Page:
Treating a Scald

Scalds from hot liquids such as tea, coffee, steam and bathwater account for a significant amount of household injuries, partiicularly with young children.

Treating a scald-What to do

  • Any clothing that has absorbed hot water should be removed
  • Any jewellery near the burn should be removed
  • The scald should be cooled with cool running water for at least 10 minutes
  • Do not use ice or iced water as this could cause hypothermia in the casualty
  • Loosely wrap the scald in clingfilm to protect it from infection
  • Seek medical assistance

Always Remember 

  • Do not put yourself in danger
  • Do not over cool an injury as it can lower the body temperature of a casualty
  • Do not apply any oils or creams to burns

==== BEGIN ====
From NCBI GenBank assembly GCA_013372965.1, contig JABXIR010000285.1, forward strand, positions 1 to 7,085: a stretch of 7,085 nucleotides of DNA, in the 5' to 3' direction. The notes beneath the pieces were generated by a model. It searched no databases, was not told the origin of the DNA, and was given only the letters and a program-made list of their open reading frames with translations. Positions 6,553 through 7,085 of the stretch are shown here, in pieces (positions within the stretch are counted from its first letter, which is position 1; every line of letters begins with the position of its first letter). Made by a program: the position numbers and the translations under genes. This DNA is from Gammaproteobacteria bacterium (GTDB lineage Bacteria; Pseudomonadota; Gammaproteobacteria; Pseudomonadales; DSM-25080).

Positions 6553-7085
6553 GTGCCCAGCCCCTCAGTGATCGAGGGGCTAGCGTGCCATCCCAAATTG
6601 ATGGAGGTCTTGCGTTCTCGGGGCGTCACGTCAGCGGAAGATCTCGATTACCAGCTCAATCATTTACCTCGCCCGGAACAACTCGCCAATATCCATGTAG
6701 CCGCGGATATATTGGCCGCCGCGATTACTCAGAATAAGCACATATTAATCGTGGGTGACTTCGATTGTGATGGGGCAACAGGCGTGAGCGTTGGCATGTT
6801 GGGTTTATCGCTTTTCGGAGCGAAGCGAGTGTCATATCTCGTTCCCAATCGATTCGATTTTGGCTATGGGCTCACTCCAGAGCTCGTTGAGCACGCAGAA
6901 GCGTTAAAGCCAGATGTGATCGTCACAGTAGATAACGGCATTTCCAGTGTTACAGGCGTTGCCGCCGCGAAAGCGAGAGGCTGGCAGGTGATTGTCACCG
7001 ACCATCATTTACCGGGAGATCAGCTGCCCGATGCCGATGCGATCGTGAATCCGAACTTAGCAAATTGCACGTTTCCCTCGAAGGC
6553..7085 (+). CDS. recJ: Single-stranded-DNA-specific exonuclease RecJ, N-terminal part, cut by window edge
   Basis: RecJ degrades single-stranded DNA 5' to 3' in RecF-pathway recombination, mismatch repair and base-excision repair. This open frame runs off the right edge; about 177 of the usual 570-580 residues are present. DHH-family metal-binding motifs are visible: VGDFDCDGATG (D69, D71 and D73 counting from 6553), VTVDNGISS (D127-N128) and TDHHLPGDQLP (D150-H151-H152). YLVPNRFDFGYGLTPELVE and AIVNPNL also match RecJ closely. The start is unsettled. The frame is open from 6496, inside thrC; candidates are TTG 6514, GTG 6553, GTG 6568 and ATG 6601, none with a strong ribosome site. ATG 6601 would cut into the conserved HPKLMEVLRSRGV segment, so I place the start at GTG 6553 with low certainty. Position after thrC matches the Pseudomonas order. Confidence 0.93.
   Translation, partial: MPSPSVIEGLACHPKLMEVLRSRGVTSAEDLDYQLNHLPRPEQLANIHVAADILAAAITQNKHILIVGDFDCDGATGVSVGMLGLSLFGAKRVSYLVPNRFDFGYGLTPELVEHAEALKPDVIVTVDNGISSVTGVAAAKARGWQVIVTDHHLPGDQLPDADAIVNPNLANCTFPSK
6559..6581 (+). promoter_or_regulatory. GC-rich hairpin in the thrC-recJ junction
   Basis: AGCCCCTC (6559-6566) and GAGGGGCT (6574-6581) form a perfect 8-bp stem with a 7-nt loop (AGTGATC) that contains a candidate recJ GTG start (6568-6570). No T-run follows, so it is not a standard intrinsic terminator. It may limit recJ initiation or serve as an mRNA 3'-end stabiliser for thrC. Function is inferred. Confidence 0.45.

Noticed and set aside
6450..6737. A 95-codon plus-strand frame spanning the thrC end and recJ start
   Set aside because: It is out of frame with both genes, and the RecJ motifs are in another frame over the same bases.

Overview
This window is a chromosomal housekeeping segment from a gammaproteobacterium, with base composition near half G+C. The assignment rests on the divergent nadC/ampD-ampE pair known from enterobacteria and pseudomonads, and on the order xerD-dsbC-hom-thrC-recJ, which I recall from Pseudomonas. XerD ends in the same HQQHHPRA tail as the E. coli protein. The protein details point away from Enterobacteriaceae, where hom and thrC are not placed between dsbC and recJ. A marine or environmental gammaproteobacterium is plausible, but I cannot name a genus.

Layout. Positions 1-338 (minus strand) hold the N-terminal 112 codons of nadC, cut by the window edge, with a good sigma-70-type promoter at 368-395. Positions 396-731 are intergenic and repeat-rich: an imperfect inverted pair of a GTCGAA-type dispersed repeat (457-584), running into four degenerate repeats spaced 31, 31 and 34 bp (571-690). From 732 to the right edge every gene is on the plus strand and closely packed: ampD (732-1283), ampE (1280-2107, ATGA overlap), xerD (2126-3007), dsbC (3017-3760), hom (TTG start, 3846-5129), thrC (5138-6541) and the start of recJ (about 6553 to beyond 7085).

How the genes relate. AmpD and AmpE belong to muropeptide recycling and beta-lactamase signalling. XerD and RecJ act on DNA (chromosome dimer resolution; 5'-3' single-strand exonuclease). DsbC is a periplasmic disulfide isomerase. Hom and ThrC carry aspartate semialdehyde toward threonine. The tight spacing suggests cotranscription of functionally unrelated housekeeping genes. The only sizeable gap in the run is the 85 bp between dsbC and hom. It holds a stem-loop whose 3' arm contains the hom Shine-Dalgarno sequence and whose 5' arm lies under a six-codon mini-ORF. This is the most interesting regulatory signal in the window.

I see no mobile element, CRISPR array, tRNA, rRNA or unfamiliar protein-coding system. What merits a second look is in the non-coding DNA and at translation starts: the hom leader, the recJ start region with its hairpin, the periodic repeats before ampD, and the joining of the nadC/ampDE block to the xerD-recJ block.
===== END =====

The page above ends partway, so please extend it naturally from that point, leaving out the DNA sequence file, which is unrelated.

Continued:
• Do not break any blisters that have developed

Anyone who has been injured by any of the following should seek hospital treatment

  • All chemical and electrical burns 
  • Large or deep burns – any burn bigger than the affected person’s hand and full thickness burns of all sizes – these burns cause white or charred skin 
  • Partial thickness burns on the face, hands, arms, feet, legs or genitals – these are burns that cause blisters



All content provided for general information only, and should not be treated as a substitute for the medical advice of your own doctor or any other health care professional.

Blond McIndoe is not responsible or liable for any diagnosis to treat a scald made by a user based on the content of their website.